Patron of dancers the world over, Jerrilynn Patton a.k.a. Jlin delivers a devastatingly strong 2nd album with Black Origami. Incorporating input from Indian dancer/movement artist Avril Stormy Unger, as well as William Basinski, Holly Herndon and vocals from Dope Saint Jude and Fawkes, the North American producer has realised a transcendent, body-unlocking sound that’s effectively peerless in her field and shapes up an early contender for one of the albums of the year so far, just as its predecessor Dark Energy was in 2015.
Jlin smartly uses the metaphor of Black Origami to describe her art and the process of unpackaging and refolding Black Musical heritage at expressively complex, innovative new angles, eloquently articulated in a language of clipped, pointillist gestures swirled into a singular yet mutable rhythmelodic cadence.
Above all it’s about moving you differently, both emotionally and physically, and perfectly highlights the symbiosis between those two aspects which are all too often heard as mutually exclusive. For Jlin, the rhythm is the melody is the harmony and vice-versa in a manner which connects everything from African talking drum traditions to avant-garde minimalism thru to Kraftwerk and Chicago house and the rhythmic psychedelia of ‘90s jungle.
She has clearly, intuitively reached that same conclusion some years ago, and used it as the bedrock from which to, thru painstaking counter-intuitive process - pushing blocks on a screen - manifest a music which consolidates time and space within a radically personalised temporality.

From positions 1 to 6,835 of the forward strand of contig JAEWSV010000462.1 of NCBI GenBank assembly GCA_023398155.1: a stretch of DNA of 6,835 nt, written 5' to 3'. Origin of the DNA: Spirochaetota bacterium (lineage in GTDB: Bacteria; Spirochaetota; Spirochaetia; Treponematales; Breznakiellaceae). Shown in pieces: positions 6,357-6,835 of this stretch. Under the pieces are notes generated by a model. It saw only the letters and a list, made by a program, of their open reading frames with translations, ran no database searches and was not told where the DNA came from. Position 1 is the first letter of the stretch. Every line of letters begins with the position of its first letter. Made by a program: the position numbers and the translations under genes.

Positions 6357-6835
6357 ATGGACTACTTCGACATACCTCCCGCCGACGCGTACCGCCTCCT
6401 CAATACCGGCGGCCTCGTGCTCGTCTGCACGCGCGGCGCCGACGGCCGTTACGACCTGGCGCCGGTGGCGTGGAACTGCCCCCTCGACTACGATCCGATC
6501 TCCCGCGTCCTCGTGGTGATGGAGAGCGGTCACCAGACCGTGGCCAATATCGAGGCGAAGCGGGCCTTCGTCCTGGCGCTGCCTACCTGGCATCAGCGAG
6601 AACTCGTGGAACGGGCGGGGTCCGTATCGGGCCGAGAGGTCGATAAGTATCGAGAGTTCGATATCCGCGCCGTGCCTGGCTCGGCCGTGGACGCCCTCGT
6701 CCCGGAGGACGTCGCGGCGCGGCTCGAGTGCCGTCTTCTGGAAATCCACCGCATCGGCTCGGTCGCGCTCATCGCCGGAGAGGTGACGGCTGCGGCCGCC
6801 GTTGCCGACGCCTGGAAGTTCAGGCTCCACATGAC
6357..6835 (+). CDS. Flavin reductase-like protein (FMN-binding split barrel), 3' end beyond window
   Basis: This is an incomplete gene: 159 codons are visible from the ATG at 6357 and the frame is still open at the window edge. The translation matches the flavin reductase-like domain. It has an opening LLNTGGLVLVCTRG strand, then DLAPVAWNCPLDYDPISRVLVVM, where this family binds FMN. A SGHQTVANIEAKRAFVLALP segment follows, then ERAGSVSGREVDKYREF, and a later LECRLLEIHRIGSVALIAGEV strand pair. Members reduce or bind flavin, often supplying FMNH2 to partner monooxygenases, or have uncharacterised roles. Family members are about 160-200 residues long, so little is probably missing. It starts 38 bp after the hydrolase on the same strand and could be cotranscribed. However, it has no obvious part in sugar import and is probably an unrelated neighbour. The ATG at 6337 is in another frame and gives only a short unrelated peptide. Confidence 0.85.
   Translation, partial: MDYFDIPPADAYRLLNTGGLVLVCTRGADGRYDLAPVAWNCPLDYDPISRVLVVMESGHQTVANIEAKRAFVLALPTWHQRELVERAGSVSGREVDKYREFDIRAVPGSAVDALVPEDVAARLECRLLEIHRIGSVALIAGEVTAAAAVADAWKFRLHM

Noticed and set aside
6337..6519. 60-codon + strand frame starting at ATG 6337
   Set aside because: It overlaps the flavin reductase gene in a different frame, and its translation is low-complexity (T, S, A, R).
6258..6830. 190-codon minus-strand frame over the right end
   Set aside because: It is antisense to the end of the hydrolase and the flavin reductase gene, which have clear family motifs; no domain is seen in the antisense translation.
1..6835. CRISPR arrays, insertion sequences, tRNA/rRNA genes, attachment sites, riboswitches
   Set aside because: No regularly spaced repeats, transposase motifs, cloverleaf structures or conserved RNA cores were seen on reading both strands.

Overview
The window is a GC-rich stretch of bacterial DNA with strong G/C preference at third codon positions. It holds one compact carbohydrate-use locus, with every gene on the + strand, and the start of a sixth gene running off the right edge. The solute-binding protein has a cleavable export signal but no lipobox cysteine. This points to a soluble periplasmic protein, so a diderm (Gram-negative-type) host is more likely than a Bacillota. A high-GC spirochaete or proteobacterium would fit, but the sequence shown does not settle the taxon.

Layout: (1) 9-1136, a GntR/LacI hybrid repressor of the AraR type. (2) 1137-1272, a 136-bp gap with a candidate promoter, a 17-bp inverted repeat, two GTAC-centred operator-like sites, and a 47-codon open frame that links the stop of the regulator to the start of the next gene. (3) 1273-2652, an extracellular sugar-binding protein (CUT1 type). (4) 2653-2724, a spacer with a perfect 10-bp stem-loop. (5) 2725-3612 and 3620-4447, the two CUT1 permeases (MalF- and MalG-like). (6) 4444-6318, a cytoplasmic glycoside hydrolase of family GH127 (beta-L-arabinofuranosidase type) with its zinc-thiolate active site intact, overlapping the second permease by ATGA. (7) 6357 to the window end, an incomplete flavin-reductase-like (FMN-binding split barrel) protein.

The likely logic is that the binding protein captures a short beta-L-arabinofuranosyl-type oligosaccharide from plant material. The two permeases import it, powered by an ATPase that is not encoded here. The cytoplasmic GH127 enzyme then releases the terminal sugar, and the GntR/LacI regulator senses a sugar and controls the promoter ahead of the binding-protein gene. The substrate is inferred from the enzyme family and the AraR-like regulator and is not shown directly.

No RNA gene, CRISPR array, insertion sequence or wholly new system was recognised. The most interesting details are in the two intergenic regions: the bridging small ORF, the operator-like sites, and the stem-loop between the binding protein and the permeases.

With a uniquely spirited approach that acknowledges “the beauty of darkness and blackness” her disrupted style of syncopations forms a remarkable solution to notions of conceptual stasis within contemporary dance music much in the same way that Powell has unlocked rock and industrial music thru a process of complex editing and arrangement at the service of an immediate, direct simplicity. Perhaps no wonder that AFX, one of the world’s foremost electronic rhythmaticians, was squashing their tunes together in his Austin, TX DJ set last year, then.
With tracks such as the the lush, gyroscopic rolige of Holy Child featuring William Basinski, in the ravenous mix of militant pliés and vicious mentasms in Hatshepsut, or the turbulent urgency of 1% with Holly Herndon, Jlin flips and inverts conventions with stunning effect, resulting a sound which helplessly commands the body to new rhythmic sensations, re-programming our biology and psychology in real time with a deep focus on the corporeal aspects of dance music which many other dance music producers simply aren’t aware of, or don’t acknowledge as acutely as she does.
It’s supremely exciting, challenging and deeply gratifying music - a pinnacle of contemporary electronic music and club cultures.